FOXBORO — Getting a chance to take part in the nomination process for the Patriots Hall of Fame is one of the great perks of my job. Along with some local writers and organizational staff, as well as retired reporters, broadcasters and alumni, it’s a terrific experience. Every year, there’s great discussion about the history of the team and the merits of those under consideration for the honor. From this viewpoint, I always end up learning something new.
After the nomination process, we vote on three finalists — the first choice gets five points, second choice gets three points and third choice gets one point. The votes are tabulated, and the three finalists will be announced April 15. Fans will then have a month to vote on Patriots.com, and one will be announced as this year’s inductee.
After some really engaging back-and-forth between committee members that lasted almost almost two hours — and included a healthy debate over a variety of players and coaches, including Raymond Clayborn, Ty Law, Willie McGinest, Leon Gray, Rodney Harrison, Chuck Fairbanks and Raymond Berry — I decided to cast my votes were cast for Law, Harrison and Bill Parcells.
Law: The cornerback hit most of my requirements — he was not only considered one of the best cornerbacks of his era, he played a major role in helping win three Super Bowl championships. An elite level player in his first year of eligibility, despite the fact that there were a few others who have been on the ballot a longer time, he was a no-brainer in my opinion. (From this viewpoint, he’ll likely be the fan favorite to be the one who will be fitted for a red jacket come this summer.) A two-time All-Pro, Law ended his career in New England with 36 picks in 10 seasons.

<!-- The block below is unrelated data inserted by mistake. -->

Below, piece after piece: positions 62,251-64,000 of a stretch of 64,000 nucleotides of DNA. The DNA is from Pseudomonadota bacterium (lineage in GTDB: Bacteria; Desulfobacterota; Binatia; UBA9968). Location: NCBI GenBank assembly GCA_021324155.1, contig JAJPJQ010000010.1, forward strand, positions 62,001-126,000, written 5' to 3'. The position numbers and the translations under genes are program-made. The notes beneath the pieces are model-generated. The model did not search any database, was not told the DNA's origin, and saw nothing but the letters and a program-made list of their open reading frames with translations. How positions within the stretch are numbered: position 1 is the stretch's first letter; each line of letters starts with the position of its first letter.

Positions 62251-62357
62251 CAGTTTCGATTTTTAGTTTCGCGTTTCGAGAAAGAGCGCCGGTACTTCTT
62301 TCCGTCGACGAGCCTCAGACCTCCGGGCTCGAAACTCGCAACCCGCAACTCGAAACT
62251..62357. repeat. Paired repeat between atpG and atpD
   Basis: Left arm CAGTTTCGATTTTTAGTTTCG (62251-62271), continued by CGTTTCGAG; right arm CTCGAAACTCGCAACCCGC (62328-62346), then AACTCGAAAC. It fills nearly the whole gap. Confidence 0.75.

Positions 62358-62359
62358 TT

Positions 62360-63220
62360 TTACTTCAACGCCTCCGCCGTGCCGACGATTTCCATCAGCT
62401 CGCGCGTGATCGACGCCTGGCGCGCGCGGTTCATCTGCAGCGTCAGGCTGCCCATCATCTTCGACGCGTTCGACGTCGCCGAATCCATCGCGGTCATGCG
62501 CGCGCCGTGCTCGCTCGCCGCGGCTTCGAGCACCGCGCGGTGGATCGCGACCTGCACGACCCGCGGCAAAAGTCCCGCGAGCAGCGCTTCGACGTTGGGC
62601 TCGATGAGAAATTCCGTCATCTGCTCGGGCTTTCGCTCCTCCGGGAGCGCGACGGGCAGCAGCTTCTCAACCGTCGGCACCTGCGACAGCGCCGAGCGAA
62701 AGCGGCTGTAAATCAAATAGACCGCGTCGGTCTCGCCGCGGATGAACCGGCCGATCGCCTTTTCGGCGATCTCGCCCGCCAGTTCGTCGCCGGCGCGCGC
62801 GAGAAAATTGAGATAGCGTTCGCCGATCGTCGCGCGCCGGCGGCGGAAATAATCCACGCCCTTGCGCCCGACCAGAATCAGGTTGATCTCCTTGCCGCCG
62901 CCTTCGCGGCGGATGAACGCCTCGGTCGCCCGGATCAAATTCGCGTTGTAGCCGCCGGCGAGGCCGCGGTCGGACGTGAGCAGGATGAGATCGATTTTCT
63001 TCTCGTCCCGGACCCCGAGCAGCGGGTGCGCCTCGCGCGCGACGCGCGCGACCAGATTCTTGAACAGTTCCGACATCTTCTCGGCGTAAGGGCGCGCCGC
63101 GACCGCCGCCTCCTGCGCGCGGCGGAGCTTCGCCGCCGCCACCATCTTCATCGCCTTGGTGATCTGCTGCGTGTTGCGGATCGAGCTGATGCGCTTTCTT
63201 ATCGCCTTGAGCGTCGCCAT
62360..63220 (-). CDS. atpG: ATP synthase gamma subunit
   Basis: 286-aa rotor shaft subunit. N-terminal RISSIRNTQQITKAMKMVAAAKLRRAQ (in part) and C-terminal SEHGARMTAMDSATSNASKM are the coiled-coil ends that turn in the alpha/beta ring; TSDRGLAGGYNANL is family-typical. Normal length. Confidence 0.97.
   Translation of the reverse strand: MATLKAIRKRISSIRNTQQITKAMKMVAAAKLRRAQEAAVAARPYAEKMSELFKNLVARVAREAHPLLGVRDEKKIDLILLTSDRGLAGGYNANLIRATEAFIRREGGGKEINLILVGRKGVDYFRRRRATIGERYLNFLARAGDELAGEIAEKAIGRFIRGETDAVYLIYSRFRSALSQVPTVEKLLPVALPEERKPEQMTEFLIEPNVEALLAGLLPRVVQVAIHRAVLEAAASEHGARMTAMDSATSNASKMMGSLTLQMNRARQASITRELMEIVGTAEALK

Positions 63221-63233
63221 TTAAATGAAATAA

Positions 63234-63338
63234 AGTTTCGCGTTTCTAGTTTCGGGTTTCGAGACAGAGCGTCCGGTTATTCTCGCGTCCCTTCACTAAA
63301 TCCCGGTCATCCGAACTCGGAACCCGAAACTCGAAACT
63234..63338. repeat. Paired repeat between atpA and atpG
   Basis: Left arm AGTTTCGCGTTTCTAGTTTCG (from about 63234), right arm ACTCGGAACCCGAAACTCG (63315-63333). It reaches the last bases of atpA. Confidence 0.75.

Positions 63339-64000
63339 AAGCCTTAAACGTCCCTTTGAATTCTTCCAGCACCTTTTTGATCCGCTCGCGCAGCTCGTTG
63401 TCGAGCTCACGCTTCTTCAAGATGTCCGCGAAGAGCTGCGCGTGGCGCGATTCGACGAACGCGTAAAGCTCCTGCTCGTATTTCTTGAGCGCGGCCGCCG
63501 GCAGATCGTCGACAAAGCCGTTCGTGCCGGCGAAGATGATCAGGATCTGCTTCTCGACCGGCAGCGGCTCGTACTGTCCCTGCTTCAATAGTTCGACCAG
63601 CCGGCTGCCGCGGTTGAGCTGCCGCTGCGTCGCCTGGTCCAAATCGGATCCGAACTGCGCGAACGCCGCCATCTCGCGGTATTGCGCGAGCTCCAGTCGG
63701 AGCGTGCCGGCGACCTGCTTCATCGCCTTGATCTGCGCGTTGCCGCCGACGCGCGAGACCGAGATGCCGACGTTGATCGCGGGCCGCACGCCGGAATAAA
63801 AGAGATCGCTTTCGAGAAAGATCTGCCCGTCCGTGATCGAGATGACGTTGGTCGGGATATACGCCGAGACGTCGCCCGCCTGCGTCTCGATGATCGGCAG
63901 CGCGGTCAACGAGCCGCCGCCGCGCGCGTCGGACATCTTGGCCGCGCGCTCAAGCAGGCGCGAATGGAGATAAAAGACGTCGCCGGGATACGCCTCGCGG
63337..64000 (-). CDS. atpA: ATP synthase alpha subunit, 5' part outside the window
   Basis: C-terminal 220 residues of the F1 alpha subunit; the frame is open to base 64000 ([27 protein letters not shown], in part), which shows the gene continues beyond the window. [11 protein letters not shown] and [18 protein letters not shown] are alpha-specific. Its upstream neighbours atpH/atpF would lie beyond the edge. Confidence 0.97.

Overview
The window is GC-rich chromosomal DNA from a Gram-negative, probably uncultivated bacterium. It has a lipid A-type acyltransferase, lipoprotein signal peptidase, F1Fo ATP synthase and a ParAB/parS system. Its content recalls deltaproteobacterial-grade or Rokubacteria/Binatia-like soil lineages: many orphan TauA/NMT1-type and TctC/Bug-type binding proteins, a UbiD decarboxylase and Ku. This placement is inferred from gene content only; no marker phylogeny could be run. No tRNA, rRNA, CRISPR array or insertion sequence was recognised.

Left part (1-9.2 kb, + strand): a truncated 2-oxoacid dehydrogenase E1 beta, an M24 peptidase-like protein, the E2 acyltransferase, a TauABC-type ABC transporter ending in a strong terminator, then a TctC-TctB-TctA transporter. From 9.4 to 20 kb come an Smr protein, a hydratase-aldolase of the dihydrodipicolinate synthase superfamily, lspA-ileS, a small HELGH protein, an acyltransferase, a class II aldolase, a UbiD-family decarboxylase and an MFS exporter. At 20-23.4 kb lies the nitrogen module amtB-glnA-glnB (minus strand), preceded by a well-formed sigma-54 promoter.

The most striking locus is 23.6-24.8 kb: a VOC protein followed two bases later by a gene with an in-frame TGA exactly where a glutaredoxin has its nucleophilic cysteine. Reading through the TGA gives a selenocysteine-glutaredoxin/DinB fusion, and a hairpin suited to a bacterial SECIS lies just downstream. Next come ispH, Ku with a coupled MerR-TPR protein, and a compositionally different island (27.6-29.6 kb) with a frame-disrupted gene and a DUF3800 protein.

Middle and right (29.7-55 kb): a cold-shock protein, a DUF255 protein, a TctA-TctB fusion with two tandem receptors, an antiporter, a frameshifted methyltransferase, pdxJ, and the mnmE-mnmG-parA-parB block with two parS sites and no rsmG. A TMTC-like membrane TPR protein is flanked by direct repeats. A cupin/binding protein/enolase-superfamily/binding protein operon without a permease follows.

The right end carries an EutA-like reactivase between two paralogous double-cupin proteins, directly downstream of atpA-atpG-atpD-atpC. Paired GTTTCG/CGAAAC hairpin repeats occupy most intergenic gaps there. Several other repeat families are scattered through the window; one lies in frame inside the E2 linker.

Harrison: In Harrison’s second year of eligibility, I’m proud to say I was the one who entered his name into consideration. He didn’t have the lengthy career with the Patriots that some of the other players under consideration — in truth, you could identify him just as much as a member of the Chargers as you could as a member of the Patriots — but he had so many signature moments while in Foxboro. His work on and off the field as a key point in the history of the franchise cannot be overlooked, as he helped guide the secondary through the post-Lawyer Milloy era. A two-time Super Bowl champion and two-time All-Pro, he was one of New England’s most important defensive players over the last decade.
Parcells: A finalist in 2011 and 2012, a past look at my votes reveals that I’ve been fairly consistent when it comes to Parcells and the Hall. He was a transformative presence for the franchise, one of a handful of people who restored a sense of relevancy to the Patriots. Once again, we were reminded that his departure from Foxboro was less than ideal, but you can’t argue that he played a key role in reviving New England and helping create a winning culture that has endured for the better part of the last 20 years. Besides, if he’s in the Pro Football Hall of Fame, he should be acknowledged accordingly in Foxboro.